How a 3D Printer Can Identify Its Own Mistakes

October 27, 2015 | Author: Donald Godfrey

Honeywell is Partnering with Sigma Labs to Develop Objective Evidence of Compliance to Design Intent for Additive Manufacturing Technology

Normally our blog postings have been a short explanation consisting of a few hundred words describing what Honeywell is doing in the area of Additive Manufacturing. However, Honeywell is developing two system approaches on the topic of “Objective Evidence of Compliance to Design Intent” and will use two blog postings to describe this technology and the Honeywell effort.

As 3D printing technology moves closer to production application, the manufacturer must verify that the part meets the geometrical, metallurgical and mechanical property requirements identified by the design engineer.  Today in most industrial markets, inspection is completed after the part is produced and by mechanical technologies such as measuring via Coordinate Measuring Machines (CMM), X-Ray to inspect for internal defects, CT Scanning for looking deep beneath the surface of a part.  However, all of these technologies are subject to human error.  A person might not read the CMM results correctly.  X-Ray may only capture a possible void or crack near a surface.  CT Scanning technology is not widely available, and CT Scanning and interpretation takes considerable training to ensure proper results.

This is why Objective Evidence of Compliance to Design Intent is important.  Objective evidence is captured when no human is involved.  Therefore, an in-situ (in process) method of sensing and monitoring build parameters and part geometry is preferred.  Honeywell is working with Sigma Labs to develop two separate quality systems that will help make this possible.  Below describes how this technology is being developed and how it will work.

The way 3D printing works (in any machine) is the build software slices the part to be printed into thousands of layers.  Each layer (slice) correlates to the number of passes the 3D printing machine must make to build a part.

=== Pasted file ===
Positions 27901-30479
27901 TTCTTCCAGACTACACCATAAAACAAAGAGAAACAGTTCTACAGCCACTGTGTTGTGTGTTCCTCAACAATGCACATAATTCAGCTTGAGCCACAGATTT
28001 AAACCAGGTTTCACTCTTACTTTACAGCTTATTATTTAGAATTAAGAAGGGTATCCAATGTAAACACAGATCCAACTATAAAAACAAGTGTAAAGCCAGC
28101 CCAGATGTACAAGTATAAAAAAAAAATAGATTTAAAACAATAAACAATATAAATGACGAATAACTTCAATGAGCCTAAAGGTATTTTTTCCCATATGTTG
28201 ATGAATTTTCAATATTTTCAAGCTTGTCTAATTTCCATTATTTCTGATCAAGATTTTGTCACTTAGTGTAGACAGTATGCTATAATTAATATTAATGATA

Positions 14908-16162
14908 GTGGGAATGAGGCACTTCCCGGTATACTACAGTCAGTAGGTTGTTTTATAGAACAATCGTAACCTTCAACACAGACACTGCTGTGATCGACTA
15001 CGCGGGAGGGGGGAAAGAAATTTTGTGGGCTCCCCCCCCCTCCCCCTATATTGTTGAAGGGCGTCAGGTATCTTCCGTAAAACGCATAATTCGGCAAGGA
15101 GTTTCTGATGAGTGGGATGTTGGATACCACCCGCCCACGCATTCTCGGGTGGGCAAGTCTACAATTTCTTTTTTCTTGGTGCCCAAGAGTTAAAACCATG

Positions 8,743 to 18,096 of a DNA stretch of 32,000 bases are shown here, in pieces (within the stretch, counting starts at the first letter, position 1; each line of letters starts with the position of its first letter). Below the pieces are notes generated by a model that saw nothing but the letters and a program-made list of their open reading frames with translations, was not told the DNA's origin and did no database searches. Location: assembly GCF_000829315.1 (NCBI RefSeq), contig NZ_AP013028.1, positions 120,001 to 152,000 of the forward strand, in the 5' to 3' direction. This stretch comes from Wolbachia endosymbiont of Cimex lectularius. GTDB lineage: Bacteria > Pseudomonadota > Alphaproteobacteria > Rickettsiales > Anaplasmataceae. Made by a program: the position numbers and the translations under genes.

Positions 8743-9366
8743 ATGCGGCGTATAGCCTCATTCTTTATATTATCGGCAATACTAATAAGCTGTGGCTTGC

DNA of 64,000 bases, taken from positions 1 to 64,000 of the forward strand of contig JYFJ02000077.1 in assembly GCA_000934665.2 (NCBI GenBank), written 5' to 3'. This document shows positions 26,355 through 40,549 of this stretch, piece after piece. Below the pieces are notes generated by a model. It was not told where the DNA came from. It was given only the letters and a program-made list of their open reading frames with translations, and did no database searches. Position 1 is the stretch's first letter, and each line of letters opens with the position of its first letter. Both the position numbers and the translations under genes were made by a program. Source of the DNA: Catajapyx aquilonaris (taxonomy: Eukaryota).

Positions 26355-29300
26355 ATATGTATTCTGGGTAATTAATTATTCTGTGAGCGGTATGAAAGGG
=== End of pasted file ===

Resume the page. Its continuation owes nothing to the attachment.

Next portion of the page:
At a high level, a part to be printed is sliced into thousands of digital layers. For this example, we will print a cube and that cube will be divided into 3,000 equal slices (in the vertical direction) with each slice being the same thickness.  To print the cube, the 3D printer will make 3,000 passes to build the part from the bottom to the top moving in the vertical direction (referred to as the Z Direction).  With each pass or slice completed, the PrintRite3D® CONTOUR TMSystem will take a digital photograph of the slice just printed.  When the entire cube is printed the system will have taken 3,000 digital images.

With each image, the computer compares the image of the printed slice to the digital slice of the CAD model (file) at the same height in the part.  For example, if the system takes a digital image at slice 1,870 then it will compare that image to the CAD file at slice number 1,870. 

The above figure shows a digital image of one of the many slices taken when building a Honeywell engine mount.  The computer measures the features in this photograph and compares those measurements to the CAD file providing objective evidence of compliance to design intent.  If the computer identifies that the slice just printed deviates from the corresponding slice of the CAD file, the layer is reported as suspect.  If the difference in slice geometry is significant, the 3D printing machine may be programmed to stop printing that specific part in the build. The remaining parts continue to build.  If the difference in slice geometry is not significant, the 3D printing machine may continue building but send an alert message to the operator that the two digital slices might not be identical and should be considered suspect.  A suspect slice may or may not reflect a possible reject.  It is only an anomaly that should be reviewed after the build is complete.

The advantages of this type of quality system is that with enough empirical data a part can be produced and not be subjected to post build inspection techniques such as X-Ray, CT Scan or CMM measurements.  It is important to understand the concept of “enough empirical data” before conventional inspection methods are removed from the manufacturing process.

The objective of an In-Situ (in process) approach is not only to obtain objective evidence of compliance to design intent but also (in time and with enough data) to avoid the cost of inspecting the part after the build.  The above picture shows four Honeywell engine mounts and a digital fingerprint of the parts by slice.


The ability to generate objective evidence of compliance to design intent is possible with the correct technology and correct data gathering techniques.  This system is being developed via cooperation between two companies and will help Honeywell maintain its position as one of the global leaders in this area of research and application.  The next blog posting will reveal another approach to “Objective Evidence of Compliance to Design Intent”.

Donald Godfrey

Donald Godfrey

Donald Godfrey is an engineering fellow at Honeywell Aerospace.

Contact Information